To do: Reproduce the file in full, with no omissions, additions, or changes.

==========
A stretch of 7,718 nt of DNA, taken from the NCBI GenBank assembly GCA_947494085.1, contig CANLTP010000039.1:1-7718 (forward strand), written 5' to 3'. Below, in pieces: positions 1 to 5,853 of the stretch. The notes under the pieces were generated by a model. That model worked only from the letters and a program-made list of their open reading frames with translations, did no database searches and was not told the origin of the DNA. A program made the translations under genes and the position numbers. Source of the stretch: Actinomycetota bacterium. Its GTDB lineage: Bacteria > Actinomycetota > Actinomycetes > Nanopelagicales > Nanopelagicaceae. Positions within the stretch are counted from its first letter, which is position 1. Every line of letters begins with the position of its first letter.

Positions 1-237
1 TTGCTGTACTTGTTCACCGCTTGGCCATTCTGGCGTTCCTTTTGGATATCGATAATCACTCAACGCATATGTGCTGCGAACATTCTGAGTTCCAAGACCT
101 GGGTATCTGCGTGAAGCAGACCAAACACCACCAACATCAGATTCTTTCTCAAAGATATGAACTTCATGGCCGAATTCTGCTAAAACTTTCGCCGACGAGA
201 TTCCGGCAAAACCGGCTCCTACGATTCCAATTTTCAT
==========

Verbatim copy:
A stretch of 7,718 nt of DNA, taken from the NCBI GenBank assembly GCA_947494085.1, contig CANLTP010000039.1:1-7718 (forward strand), written 5' to 3'. Below, in pieces: positions 1 to 5,853 of the stretch. The notes under the pieces were generated by a model. That model worked only from the letters and a program-made list of their open reading frames with translations, did no database searches and was not told the origin of the DNA. A program made the translations under genes and the position numbers. Source of the stretch: Actinomycetota bacterium. Its GTDB lineage: Bacteria > Actinomycetota > Actinomycetes > Nanopelagicales > Nanopelagicaceae. Positions within the stretch are counted from its first letter, which is position 1. Every line of letters begins with the position of its first letter.

Positions 1-237
1 TTGCTGTACTTGTTCACCGCTTGGCCATTCTGGCGTTCCTTTTGGATATCGATAATCACTCAACGCATATGTGCTGCGAACATTCTGAGTTCCAAGACCT
101 GGGTATCTGCGTGAAGCAGACCAAACACCACCAACATCAGATTCTTTCTCAAAGATATGAACTTCATGGCCGAATTCTGCTAAAACTTTCGCCGACGAGA
201 TTCCGGCAAAACCGGCTCCTACGATTCCAATTTTCAT